If you’re finding it harder to follow conversations or hear the TV, you’re not alone. Hearing loss that occurs gradually in older adults is a common condition called presbycusis. Anyone of any age can have hearing loss in one or both ears that ranges from mild to profound. In older adults, age-related hearing loss is common and can have troubling effects.
Struggling to hear can lead to increased risk of falls, depression, social isolation, and poor quality of life. According to Johns Hopkins Bloomberg School of Public Health, people with hearing loss over a period of 10 years have a 47% increased rate of hospitalization. The Lancet International Commission on Dementia, Prevention, Intervention, and Care has estimated that treating and eliminating midlife hearing loss can reduce the risk of dementia by 9%.
According to the World Health Organization, an individual who has hearing loss can’t hear as well as someone with normal hearing, which means a hearing loss threshold of 20 decibels or more in both ears. An example of a 20-decibel sound is someone whispering from 5 feet away. To test for hearing loss, an individual is played tones at different frequencies, typically between 125–8,000 hertz.
If you’re finding yourself asking people to repeat what they’ve said far too often, read on to learn what you can do to prevent and treat hearing loss.
What Are the Symptoms of Hearing Loss?
Age-related hearing loss comes on gradually and may be imperceptible at first. If you have hearing loss, you may find yourself turning up the volume on your phone, computer, or television often. You may also realize you’re asking people to repeat themselves or are leaving social situations because you can’t follow conversations easily. Typically, friends and family are the first to notice these signs.
Over time, you may find yourself experiencing the following symptoms:
- Having trouble hearing higher-pitched sounds, such as birds chirping or children speaking
- Sounds seeming muffled
- Having trouble making out words
- Experiencing difficulty hearing nearby speech when you’re in a noisy environment, such as a crowded room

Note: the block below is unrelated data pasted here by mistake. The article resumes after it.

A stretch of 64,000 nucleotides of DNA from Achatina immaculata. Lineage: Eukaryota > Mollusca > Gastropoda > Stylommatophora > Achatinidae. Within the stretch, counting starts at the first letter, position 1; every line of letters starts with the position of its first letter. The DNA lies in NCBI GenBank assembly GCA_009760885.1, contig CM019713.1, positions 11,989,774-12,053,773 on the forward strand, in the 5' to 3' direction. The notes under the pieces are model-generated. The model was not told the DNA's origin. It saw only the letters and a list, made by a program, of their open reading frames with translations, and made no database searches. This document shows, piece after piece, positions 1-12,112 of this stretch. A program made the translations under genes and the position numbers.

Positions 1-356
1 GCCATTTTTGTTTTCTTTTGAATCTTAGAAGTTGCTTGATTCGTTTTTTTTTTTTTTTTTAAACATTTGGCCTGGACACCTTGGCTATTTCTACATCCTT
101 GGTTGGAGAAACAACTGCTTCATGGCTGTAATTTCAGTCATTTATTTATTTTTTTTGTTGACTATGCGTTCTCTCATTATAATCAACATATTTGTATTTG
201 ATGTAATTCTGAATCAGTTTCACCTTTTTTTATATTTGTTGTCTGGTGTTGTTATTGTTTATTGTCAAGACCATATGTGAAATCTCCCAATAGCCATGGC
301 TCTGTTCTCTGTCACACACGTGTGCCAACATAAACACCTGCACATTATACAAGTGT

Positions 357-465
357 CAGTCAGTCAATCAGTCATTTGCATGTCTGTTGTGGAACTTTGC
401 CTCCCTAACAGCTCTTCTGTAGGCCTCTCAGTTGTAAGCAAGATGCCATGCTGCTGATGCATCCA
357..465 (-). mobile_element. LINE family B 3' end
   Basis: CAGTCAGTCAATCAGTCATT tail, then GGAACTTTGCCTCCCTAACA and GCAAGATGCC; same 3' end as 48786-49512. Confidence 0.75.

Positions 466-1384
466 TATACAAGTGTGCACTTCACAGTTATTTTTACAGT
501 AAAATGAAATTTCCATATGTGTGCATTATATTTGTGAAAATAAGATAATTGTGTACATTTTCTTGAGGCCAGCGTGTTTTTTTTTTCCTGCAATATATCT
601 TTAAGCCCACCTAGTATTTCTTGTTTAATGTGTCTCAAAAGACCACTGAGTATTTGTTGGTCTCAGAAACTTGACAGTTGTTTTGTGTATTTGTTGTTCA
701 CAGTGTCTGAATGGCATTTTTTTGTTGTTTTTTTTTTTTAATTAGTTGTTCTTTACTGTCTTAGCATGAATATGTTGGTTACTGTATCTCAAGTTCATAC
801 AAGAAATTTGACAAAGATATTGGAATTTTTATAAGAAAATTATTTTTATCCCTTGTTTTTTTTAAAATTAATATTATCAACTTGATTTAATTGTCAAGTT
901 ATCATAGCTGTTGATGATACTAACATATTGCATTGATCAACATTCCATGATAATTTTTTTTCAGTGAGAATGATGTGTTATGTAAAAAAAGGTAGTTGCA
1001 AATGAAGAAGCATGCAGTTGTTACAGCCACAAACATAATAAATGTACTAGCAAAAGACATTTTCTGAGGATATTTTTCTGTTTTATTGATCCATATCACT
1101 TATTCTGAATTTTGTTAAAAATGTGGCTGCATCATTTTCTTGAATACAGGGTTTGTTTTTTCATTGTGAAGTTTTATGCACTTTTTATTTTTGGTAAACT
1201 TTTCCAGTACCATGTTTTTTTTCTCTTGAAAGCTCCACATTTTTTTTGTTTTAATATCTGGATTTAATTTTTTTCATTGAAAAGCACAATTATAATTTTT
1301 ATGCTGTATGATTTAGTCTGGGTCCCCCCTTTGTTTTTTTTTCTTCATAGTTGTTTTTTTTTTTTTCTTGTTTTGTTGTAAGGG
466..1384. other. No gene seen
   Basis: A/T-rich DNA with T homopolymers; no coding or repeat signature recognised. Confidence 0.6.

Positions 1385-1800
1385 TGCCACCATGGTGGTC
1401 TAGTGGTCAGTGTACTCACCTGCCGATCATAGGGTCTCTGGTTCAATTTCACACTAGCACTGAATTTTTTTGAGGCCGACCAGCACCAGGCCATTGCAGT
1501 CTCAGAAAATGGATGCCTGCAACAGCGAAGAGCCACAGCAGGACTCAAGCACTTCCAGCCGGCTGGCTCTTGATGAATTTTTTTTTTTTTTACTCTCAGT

- Having trouble hearing consonants, such as S, T, or Z
What Are the Causes of Hearing Loss?
There are many potential causes of hearing loss. Some causes, such as wax buildup, can cause temporary hearing loss. Most hearing loss is permanent, but it can be treated with devices such as hearing aids.
Common hearing loss causes include:
- Ear infections
- Chronic sinus issues
- Acute noise exposure such as gunshots or explosions
- Presbycusis (changes in the inner ear caused by aging)
- Repeated or consistent exposure to loud noise
- Family history of hearing loss (genetics)
- Medical conditions such as diabetes
- Meniere’s disease (disruption of fluid balance in the inner ear)
- Autoimmune inner ear disease
- Medications (over 200 medications are ototoxic, which means they can cause hearing loss). These medications include chemotherapy drugs, certain antibiotics, and Viagra.
- Viral infection
- Earwax buildup (causes temporary hearing loss)
- Abnormal tumor of the hearing nerve (acoustic neuroma)
- Abnormal bone growth in the outer or middle ear
- Ruptured eardrum (this can be caused by pressure changes, intense blasts of noise, infection or a foreign object in the ear)
Difference Between Loud Noises of Common Sounds
Decades ago, the Environmental Protection Agency (EPA) determined that 70 decibels is the safe noise level threshold. Consistent or prolonged exposure to sounds over 70 decibels may cause hearing loss over time. The louder the noise is, the faster permanent hearing loss may occur.
Here are some examples of decibel sound levels: